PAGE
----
I'm using Postgres's uuid_generate_v4 in a uuid primary key column to generate secure one-time authentication tokens. Is this okay? Does Postgres use a secure random number source for generating these UUIDs or should I be generating them using a securely random source on the application-side before inserting them into the database?

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The PostgreSQL documentation says that UUID generation relies on the OSSP library. A look at the source code of OSSP (version 1.6.2) shows that the code uses /dev/urandom on Unix-like systems (CryptGenRandom() on Windows), and also a much weaker PRNG based on current time, process ID, and the C library rand() function. Fortunately, the two outputs are XORed together, so the use of /dev/urandom is sufficient to guarantee strong randomness, regardless of how weak the other PRNG may be. Unfortunately, if the opening of /dev/urandom fails for any reason (e.g. the process had run out of free file descriptors at that moment), the library falls back to using the weak PRNG only, with no warning.

Therefore, while v4 UUID generated by PostgreSQL should usually include 122 bits of cryptographically strong randomness, there is always a possibility of degradation into a much weaker behaviour, with no reliable method to test for that occurrence. Also, none of this seems really documented, so it may change in other library versions. Therefore, caution advises not to rely on the strong randomness of UUID generated by PostgreSQL, and instead explicitly use a strong random source on the application side (typically /dev/urandom, but not hiding access errors).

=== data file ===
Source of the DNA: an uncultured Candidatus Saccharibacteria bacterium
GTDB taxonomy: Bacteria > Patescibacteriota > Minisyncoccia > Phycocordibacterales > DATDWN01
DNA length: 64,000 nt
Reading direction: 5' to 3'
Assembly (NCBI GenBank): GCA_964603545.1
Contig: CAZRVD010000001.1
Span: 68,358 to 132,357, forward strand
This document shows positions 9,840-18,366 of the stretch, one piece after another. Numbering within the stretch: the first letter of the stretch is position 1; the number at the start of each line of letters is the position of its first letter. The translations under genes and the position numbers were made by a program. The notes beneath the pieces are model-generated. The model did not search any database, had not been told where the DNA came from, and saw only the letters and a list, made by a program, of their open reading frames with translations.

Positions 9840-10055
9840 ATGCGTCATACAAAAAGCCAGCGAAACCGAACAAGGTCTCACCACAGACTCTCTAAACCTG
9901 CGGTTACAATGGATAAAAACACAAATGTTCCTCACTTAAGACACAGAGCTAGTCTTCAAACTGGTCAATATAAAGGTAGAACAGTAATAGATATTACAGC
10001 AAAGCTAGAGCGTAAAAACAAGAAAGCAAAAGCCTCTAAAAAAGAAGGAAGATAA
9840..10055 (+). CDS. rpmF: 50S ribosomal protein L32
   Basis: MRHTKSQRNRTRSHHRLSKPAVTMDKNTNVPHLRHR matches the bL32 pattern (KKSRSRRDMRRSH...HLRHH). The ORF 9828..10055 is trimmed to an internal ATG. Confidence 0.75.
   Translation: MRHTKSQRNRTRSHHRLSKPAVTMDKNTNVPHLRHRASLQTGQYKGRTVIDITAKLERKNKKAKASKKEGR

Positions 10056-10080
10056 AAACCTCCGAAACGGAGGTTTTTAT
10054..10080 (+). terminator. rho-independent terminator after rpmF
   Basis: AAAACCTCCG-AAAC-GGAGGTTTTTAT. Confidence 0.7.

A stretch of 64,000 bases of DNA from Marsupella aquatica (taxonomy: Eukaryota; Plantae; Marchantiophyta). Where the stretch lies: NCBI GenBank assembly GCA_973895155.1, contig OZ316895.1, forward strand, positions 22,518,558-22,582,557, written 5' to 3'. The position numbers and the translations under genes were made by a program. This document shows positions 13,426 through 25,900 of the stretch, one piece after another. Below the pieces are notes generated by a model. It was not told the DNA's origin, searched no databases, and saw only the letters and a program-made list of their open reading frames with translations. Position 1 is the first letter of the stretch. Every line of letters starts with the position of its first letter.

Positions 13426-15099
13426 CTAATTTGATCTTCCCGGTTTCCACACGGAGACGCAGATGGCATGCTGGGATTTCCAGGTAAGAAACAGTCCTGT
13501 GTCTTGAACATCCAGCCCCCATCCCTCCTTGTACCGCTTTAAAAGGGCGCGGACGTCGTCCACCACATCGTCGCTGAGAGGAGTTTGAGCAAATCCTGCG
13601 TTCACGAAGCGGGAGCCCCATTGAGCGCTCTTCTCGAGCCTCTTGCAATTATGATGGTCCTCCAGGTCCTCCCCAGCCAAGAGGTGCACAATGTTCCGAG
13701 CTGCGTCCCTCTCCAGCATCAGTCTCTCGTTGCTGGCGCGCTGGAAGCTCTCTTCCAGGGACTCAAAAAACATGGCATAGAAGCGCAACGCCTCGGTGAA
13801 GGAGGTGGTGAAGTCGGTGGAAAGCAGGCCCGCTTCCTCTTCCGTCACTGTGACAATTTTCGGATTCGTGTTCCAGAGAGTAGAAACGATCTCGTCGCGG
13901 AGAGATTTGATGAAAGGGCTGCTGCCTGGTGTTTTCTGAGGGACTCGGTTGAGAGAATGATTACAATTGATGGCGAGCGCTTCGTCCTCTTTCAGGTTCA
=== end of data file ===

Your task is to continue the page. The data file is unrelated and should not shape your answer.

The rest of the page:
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    I just want to draw some attention to "F.43.2. Building uuid-ossp" here, which says that uuid-ossp can now be built without the OSSP library on some platforms using Libc and/or Libuuid. The site also says at the bottom: "Note: If you only need randomly-generated (version 4) UUIDs, consider using the gen_random_uuid() function from the pgcrypto module instead."
    – Mrtn
    Commented Jul 14, 2015 at 14:21
  • Isn't /dev/urandom the bad one ("unblocking random") and /dev/random the good stuff when it comes to random stuff? I thought urandom was just a PRNG on the other end...
    – Alec Teal
    Commented Jul 14, 2015 at 20:30
  • @AlecTeal: no, that's the other way round. /dev/urandom is the good one; /dev/random output is equally good, but not "better", and /dev/random is often cranky and blocks. See this page for nice explanations. Commented Jul 14, 2015 at 20:32
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    @ThomasPornin, the "arguing with the reader" format that page uses is tiring to read, but it appears to omit the one situation when blocking is good: if entropy is genuinely low (think: first power-up of an embedded device).
    – Mark
    Commented Jul 14, 2015 at 22:26

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